United (Socialist) States of America?
The final presidential debate between Donald Trump and Joe Biden highlighted what is really at stake: not the political fortunes of two politicians, but rather what a future America might look like.
Perhaps not since the Great Debates of 1858, between Abraham Lincoln and Stephen Douglas, which focused on the issue of slavery, has there been a political struggle of more epic consequence than the one raging right now in the US. That is not cheap hyperbole. The outcome of the 2020 election has the power to radically transform the nation – socially, culturally, and politically – to the point where it may become wholly unrecognizable in a very short time. I will leave it up to the reader to decide if that is a good thing or not.
On the debate stage, Trump and Biden may seem a lot like your typical American politicians, promising voters a paradise complete with paved roads and timely trains if they would just give them a chance. Behind the sloganeering of these two men, however, are vastly different blueprints for what a future America will ultimately look like.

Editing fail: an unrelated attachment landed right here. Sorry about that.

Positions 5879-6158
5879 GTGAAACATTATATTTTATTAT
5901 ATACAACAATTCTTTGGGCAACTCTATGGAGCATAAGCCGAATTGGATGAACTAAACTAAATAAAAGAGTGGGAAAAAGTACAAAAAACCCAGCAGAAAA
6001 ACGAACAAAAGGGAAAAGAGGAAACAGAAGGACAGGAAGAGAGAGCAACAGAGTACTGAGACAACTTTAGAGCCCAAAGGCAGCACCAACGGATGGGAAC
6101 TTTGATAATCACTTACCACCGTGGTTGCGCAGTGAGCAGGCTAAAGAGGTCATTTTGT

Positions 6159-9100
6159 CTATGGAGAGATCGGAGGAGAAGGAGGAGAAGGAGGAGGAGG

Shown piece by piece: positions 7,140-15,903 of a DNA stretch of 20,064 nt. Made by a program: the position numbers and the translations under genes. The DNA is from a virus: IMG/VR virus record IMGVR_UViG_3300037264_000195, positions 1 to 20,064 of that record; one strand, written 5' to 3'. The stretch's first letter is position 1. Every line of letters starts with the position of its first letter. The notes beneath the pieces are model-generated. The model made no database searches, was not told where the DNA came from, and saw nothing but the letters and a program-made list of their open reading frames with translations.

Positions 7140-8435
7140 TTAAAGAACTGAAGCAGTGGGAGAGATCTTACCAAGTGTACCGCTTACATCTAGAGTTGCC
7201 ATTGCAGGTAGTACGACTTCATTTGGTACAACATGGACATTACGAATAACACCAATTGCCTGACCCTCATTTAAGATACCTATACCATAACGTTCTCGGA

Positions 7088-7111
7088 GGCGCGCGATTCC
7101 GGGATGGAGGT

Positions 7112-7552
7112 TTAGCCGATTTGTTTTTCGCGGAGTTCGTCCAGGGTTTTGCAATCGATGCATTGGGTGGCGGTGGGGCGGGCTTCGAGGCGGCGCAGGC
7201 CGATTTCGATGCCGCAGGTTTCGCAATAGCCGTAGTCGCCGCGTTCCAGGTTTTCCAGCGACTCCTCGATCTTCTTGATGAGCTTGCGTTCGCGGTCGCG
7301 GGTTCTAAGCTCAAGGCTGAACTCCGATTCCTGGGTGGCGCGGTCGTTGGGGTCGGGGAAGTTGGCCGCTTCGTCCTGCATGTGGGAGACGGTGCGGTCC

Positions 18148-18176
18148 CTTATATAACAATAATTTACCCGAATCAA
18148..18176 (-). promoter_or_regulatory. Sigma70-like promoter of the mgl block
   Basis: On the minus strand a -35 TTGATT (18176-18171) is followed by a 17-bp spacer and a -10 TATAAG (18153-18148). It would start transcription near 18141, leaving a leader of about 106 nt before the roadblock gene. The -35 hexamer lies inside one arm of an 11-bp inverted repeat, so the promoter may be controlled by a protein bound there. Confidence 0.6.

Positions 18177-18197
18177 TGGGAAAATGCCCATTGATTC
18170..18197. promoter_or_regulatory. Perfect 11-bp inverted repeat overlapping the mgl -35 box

As the consummate businessman, Trump seems content to keep the US economy chugging along the well-worn capitalist path to wealth and prosperity, spewing noxious fumes from coal-burning power plants, while investing heavily into fracking and domestic oil production. Biden tends to lean heavily in the other direction, and some would say radically so.
Indeed, one of the most revealing parts of Thursday’s debate came during the discussion on climate change, and how the two candidates would cope with it. Here is where the difference between the two presidential contenders is most striking. In traditional conservative style, Trump spoke rather disparagingly about solar and wind power, for example, and pointed to their limited use and development. In fact, the only plan Trump seems to have to combat this doomsday scenario, assuming it is a real problem (the science, regardless of what Greta Thunberg would have us believe, is fiercely divided on that question) is by joining the so-called One Trillion Trees initiative, organized by none other than the Wo
Article from LewRockwell